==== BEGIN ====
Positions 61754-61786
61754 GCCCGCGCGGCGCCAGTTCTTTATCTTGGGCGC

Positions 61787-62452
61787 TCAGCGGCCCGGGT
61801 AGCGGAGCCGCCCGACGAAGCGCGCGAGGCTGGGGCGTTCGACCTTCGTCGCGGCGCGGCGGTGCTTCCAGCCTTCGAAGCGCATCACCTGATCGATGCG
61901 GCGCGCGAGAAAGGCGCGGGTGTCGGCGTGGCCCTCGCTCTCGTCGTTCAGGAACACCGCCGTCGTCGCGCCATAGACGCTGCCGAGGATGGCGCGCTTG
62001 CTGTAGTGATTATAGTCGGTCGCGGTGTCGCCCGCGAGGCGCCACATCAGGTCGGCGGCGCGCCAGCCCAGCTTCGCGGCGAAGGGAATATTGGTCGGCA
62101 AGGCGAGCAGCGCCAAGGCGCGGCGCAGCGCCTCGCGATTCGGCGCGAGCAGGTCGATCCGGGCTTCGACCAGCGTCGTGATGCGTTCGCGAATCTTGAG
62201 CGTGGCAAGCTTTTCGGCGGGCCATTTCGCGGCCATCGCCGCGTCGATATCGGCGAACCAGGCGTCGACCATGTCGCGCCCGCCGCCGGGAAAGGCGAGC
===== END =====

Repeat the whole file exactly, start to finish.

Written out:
Positions 61754-61786
61754 GCCCGCGCGGCGCCAGTTCTTTATCTTGGGCGC

Positions 61787-62452
61787 TCAGCGGCCCGGGT
61801 AGCGGAGCCGCCCGACGAAGCGCGCGAGGCTGGGGCGTTCGACCTTCGTCGCGGCGCGGCGGTGCTTCCAGCCTTCGAAGCGCATCACCTGATCGATGCG
61901 GCGCGCGAGAAAGGCGCGGGTGTCGGCGTGGCCCTCGCTCTCGTCGTTCAGGAACACCGCCGTCGTCGCGCCATAGACGCTGCCGAGGATGGCGCGCTTG
62001 CTGTAGTGATTATAGTCGGTCGCGGTGTCGCCCGCGAGGCGCCACATCAGGTCGGCGGCGCGCCAGCCCAGCTTCGCGGCGAAGGGAATATTGGTCGGCA
62101 AGGCGAGCAGCGCCAAGGCGCGGCGCAGCGCCTCGCGATTCGGCGCGAGCAGGTCGATCCGGGCTTCGACCAGCGTCGTGATGCGTTCGCGAATCTTGAG
62201 CGTGGCAAGCTTTTCGGCGGGCCATTTCGCGGCCATCGCCGCGTCGATATCGGCGAACCAGGCGTCGACCATGTCGCGCCCGCCGCCGGGAAAGGCGAGC